News / Middle East

UN Weapons Inspectors to Leave Syria by Saturday

A U.N. chemical weapons expert, wearing a gas mask, holds a plastic bag containing samples from one of the sites of an alleged chemical weapons attack in Ain Tarma neighborhood of Damascus, Syria, Aug. 29, 2013.
A U.N. chemical weapons expert, wearing a gas mask, holds a plastic bag containing samples from one of the sites of an alleged chemical weapons attack in Ain Tarma neighborhood of Damascus, Syria, Aug. 29, 2013.
Edward Yeranian
With the eyes of the international community fixed on their work, U.N. chemical weapons investigators carried out their third inspection Thursday in a probe of an alleged chemical weapons attack last week. It came as the U.N. chief urged world powers to hold off on possible military action against Syria  until the team finishes its work.

The weapons inspectors have now made three visits to rebel-held suburbs of the capital this week - with a convoy of white U.N. vehicles travelling to the suburbs of Douma and Zamalka on Thursday. The visit follows initial inspections to Zamalka and Mleiha Wednesday, and one to Madhamiya on Monday.

Witnesses told Arab satellite channels that the inspectors took blood and tissue samples from survivors of alleged chemical weapons attacks last week. An opposition activist told Arabiya TV that most of the bodies from those attacks were “buried immediately afterwards, due to the lack of a refrigerated morgue.”

U.N. Secretary-General Ban Ki-moon told journalists in Vienna that the inspectors would leave Syria by Saturday. He said that the team will give him a report at the end of their two-week mission, originally scheduled to investigate previous alleged chemical attacks near Aleppo last March.

The Syrian government kept the U.N. inspectors waiting in Cyprus for days, while it argued over details of their mission, including which sites they could visit. Evidence in chemical weapons attacks deteriorates within hours, making it difficult to assess what took place.

Syria's U.N. Ambassador Bashar Jaafari was quoted on Syrian state TV as saying that the U.S. and its Western allies were trying to pressure the inspectors into reaching a hasty conclusion by threatening military action:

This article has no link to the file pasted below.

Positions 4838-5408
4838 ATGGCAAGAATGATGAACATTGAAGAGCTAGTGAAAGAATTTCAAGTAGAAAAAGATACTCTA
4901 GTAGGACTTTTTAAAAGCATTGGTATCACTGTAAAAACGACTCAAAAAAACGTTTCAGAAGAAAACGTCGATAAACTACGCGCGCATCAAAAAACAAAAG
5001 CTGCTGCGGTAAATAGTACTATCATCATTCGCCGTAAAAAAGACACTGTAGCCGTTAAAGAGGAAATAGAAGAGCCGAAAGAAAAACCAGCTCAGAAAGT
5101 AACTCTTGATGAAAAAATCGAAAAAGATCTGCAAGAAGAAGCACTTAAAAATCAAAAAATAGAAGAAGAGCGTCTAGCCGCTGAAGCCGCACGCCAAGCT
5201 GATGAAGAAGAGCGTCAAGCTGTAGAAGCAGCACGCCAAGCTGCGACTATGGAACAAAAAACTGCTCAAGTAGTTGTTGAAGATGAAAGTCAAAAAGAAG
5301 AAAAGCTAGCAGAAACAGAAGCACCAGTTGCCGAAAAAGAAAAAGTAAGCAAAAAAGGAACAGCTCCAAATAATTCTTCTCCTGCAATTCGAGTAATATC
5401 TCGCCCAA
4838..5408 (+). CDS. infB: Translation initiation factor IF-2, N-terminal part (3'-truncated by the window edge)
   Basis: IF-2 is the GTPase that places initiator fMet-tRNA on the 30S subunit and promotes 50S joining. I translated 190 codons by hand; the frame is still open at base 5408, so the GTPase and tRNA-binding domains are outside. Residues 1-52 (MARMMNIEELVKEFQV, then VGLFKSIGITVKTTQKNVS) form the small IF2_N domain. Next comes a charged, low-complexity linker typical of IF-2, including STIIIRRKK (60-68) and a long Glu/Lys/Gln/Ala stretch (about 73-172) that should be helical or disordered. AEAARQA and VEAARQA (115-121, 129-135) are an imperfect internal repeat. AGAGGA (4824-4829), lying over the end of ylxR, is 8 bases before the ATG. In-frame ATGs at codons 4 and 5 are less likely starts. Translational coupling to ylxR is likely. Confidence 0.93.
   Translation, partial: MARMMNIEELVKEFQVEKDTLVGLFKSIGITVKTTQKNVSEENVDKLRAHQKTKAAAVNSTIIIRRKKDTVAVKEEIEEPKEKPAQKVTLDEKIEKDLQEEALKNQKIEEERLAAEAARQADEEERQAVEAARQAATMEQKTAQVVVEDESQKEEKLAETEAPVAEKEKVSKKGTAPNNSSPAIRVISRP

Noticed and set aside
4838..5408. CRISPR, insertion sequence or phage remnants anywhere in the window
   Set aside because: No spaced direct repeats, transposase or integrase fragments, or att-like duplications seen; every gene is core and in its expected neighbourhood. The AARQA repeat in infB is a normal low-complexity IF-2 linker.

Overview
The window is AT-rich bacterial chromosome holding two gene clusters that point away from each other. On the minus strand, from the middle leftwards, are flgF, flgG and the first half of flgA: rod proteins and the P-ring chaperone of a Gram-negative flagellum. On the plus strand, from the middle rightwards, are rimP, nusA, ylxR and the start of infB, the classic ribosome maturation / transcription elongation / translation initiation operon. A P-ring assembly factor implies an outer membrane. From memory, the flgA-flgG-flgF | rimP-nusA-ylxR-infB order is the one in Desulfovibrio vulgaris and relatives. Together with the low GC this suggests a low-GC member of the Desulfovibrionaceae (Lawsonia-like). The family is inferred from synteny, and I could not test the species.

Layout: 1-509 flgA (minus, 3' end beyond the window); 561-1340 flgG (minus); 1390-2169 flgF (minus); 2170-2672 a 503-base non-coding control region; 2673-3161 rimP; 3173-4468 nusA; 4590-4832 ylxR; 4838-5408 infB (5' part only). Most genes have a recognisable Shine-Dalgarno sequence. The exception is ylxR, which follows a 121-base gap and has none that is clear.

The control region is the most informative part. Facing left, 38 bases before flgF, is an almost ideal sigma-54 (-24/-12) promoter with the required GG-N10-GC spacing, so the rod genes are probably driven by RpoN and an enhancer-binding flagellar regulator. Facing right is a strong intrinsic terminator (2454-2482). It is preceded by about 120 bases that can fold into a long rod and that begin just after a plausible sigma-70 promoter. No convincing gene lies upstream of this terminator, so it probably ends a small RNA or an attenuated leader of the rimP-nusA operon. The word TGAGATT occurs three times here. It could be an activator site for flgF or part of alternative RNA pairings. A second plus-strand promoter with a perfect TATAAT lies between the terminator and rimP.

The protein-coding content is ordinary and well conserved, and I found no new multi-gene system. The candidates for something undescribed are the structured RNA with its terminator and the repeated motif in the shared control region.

He said the Syrian government would like to see the team continue its work freely and objectively and without any political or military pressure. He says a military threat against Syria aims to prevent the inspectors from carrying out their work and influence their conclusions.

The Syrian foreign ministry granted inspectors a two-week period to investigate alleged chemical attacks, with the possibility of extending that period by another two weeks if both parties agreed. It appears unlikely, however, that the U.N. will ask for an extension.

Syrian President Bashar al-Assad, meanwhile, said Thursday that his country would “combat any outside aggression that it was facing.”

You May Like

Bleak China Economic Outlook Rattles Markets

Several key European stock indexes were down nearly three percent, while US market indexes were off around two percent in early trading More

DRC Tries Mega-Farms to Feed Population

Park at Boukanga Lonzo currently has 5,000 hectares under cultivation, crops stretching as far as eye can see, and is start of ambitious large-scale agriculture plan More

Video War, Drought Threaten Iraq's Marshlands

Areas are spawning ground for Gulf fisheries, a resting place for migrating wildfowl, source of livelihood for fishermen and herders who have called the marshes home for generations More

Featured Videos

Your JavaScript is turned off or you have an old version of Adobe's Flash Player. Get the latest Flash player.
Nobel Prize Winner Malala Talks to VOAi
X
August 31, 2015 2:17 AM
Nobel Peace Prize winner Malala Yousafzai met with VOA's Deewa service in Washington Sunday to talk about women’s rights and unveil a trailer for her new documentary. VOA's Katherine Gypson has more.